• Barak P, Jobe BO, Krueger AR, Peterson LA, Laird DA 1997. Effects of long- term soil acidification due to nitrogen fertilizer inputs in Wisconsin. PLANT AND SOIL. 197(1): 61-69 Abstract: Agroecosystems are domesticated ecosystems intermediate between natural ecosystems and fabricated ecosystems, and occupy nearly one-third of the land areas of the earth. Chemical perturbations as a result of human activity are particularly likely in agroecosystems because of the intensity of that activity, which include nutrient inputs intended to supplement native nutrient pools and to support greater biomass production and removal. At a long-term fertility trial in South-Central Wisconsin, USA, application of ammoniacal N fertilizer resulted in significant increases in exchangeable acidity accompanied by decreases in cation exchange capacity (CEC), base saturation, and exchangeable Ca2+ and Mg2+ . Plant analysis shows that a considerable portion of the alkalinity generated by assimilation of N (and to a lesser extent by S) is sequestered in the above-ground plant parts as organic anions and is not returned to the soil if harvested. Elemental analysis of soil clays indicates a loss of 16% of the CEC. The reversibility of this change is doubtful if the changes are due to weathering of soil minerals.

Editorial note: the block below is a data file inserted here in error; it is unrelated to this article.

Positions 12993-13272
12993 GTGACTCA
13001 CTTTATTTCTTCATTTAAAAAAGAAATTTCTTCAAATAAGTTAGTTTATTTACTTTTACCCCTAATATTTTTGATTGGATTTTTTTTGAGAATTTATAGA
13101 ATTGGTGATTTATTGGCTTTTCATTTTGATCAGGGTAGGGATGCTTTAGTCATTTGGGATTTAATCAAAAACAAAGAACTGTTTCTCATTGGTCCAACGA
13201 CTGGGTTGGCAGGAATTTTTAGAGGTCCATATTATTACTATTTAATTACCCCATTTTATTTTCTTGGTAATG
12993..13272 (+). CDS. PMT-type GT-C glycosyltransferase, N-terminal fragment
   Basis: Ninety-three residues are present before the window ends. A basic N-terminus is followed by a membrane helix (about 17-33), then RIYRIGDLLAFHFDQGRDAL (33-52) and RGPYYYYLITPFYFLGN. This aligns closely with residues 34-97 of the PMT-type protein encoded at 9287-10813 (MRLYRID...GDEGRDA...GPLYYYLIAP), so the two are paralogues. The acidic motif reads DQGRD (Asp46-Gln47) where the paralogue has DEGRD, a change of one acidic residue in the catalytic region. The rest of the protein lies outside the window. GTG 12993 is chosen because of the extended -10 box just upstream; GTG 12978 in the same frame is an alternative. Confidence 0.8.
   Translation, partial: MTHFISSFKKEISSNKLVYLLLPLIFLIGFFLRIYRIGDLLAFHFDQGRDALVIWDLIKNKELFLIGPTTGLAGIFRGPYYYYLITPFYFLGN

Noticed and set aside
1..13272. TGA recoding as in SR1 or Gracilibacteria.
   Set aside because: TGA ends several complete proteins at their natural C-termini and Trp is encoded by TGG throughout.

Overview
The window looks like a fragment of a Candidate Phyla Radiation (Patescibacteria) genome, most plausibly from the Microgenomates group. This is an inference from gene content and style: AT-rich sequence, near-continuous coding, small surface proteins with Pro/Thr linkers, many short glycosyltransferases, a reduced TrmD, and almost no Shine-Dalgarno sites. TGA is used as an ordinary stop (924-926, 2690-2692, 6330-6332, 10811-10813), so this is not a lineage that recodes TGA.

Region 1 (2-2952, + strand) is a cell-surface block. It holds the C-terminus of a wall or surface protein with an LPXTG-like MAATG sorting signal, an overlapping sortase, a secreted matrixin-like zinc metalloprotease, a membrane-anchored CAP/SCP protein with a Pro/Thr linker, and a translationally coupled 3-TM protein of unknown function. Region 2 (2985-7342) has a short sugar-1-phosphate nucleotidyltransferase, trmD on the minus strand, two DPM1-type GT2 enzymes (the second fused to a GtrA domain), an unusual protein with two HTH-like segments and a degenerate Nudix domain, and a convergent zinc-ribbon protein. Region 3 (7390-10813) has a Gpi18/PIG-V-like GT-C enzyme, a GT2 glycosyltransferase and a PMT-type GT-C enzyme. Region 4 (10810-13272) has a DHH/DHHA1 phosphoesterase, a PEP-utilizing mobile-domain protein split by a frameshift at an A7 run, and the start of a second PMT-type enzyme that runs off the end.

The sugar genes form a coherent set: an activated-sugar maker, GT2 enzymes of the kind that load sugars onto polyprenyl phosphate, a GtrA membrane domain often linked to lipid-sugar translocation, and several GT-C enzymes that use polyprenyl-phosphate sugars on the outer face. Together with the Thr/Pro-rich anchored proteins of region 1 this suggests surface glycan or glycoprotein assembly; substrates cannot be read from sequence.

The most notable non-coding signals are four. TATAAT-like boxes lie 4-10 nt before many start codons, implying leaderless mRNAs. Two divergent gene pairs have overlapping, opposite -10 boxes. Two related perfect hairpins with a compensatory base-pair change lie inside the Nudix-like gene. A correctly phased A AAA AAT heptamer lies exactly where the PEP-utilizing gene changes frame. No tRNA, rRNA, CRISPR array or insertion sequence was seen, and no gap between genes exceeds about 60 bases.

• Summary of common soil fertility problems that rarely occur in soils with pHs between 5.5 and 7 pH < 5.5 pH > 7.0 Al toxicity to plant roots Fe deficiency Mn toxicity to plant roots Mn deficiency Ca and Mg deficiency Zn deficiency Mo deficiency in legumes *Osmotic stress from salts P tied up by Fe and Al P tied up by Ca and Mg Slow N transformations Potato scab